If their father lives in the same school district, it can depend on who’s more or less affluent, but if he lives beyond the boundary, then the step parent will be the “new” father for financial aid purposes. In the 34 years that I’ve been working with separated and divorced parents, there are numerous legal ways to qualify any family for maximum financial aid.
There are several factors that come into play when determining financial aid for separated or divorced parents. The most significant of which is the designation of the custodial parent. Only the designated custodial parent’s income and/or assets need to be listed on the FAFSA, and there’s still plenty of time to do asset repositioning before it’s submitted in early 2014. Thus, the designation of the custodial parent ultimately determines a separated or divorced family’s financial aid eligibility.
Note: In the financial aid formulas, the designated custodial parent is not necessarily the same as the court designee, but rather the parent who will receive the financial aid package and the bill for the student.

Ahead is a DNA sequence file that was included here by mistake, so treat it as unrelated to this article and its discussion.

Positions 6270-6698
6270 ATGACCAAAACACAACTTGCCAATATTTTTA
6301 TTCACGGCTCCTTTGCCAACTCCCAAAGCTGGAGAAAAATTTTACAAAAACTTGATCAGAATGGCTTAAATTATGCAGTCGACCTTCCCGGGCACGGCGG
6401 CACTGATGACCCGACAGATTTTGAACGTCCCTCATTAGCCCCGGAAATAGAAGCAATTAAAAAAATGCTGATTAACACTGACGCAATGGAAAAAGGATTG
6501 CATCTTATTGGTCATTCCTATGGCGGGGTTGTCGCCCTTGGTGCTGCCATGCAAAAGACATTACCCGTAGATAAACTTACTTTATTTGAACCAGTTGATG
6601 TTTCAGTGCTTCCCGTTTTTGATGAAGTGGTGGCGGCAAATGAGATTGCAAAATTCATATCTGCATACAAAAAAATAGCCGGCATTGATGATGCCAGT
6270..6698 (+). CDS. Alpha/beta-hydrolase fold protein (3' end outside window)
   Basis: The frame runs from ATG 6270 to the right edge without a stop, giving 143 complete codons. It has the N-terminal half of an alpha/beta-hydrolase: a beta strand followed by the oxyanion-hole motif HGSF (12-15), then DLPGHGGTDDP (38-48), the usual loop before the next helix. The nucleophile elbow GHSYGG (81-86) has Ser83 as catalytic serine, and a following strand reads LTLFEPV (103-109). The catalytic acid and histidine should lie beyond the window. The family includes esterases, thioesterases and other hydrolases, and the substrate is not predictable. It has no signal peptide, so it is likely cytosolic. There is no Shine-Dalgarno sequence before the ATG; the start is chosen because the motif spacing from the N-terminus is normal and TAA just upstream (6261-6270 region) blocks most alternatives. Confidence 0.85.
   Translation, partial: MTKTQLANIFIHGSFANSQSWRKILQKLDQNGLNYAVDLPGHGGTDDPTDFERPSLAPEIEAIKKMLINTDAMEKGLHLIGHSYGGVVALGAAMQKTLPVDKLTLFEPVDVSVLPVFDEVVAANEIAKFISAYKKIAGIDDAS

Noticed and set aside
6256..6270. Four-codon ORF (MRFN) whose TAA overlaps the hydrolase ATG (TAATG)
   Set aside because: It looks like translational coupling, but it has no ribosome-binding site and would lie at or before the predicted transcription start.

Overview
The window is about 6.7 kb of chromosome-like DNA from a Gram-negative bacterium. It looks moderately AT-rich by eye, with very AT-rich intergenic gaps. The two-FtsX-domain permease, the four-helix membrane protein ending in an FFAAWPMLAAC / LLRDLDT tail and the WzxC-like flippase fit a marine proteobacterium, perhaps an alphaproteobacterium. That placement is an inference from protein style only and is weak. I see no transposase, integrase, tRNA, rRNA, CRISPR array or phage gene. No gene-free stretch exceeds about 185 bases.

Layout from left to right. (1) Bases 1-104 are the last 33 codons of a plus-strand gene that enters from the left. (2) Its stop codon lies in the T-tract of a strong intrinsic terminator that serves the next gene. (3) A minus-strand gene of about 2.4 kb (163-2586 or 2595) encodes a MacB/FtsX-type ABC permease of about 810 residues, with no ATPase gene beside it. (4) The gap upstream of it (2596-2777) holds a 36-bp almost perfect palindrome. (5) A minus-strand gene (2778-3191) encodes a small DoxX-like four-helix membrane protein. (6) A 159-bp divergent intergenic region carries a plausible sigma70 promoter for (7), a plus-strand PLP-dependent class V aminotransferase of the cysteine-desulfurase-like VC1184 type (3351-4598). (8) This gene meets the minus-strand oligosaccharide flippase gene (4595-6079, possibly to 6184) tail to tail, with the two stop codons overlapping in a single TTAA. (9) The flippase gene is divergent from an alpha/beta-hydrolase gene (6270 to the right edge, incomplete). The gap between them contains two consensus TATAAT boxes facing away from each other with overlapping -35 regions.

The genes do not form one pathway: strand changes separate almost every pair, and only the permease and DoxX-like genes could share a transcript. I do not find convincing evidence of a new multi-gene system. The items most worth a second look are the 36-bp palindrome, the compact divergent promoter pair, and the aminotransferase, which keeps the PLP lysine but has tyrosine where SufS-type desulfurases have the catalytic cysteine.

Additionally, the divorced custodial parent who is planning to remarry needs to be aware how their new spouse’s income and/or assets will affect their chances of qualifying for maximum financial aid. This could prove to be very costly, if the new parent has a substantial income and/or a large asset base. However, if their income and assets are modest, and they bring additional children into the marriage (especially ones in or about to enter college), there could be a windfall of financial aid!
Reecy Aresty, a noted college financial aid expert and lecturer since 1977, has helped thousands of families protect their assets, increase their wealth, and reduce their taxes. Reecy focuses on the College Admissions and Financial Aid Process to help families legally cut the cost of college by as much as 90%! Visit his website for more information.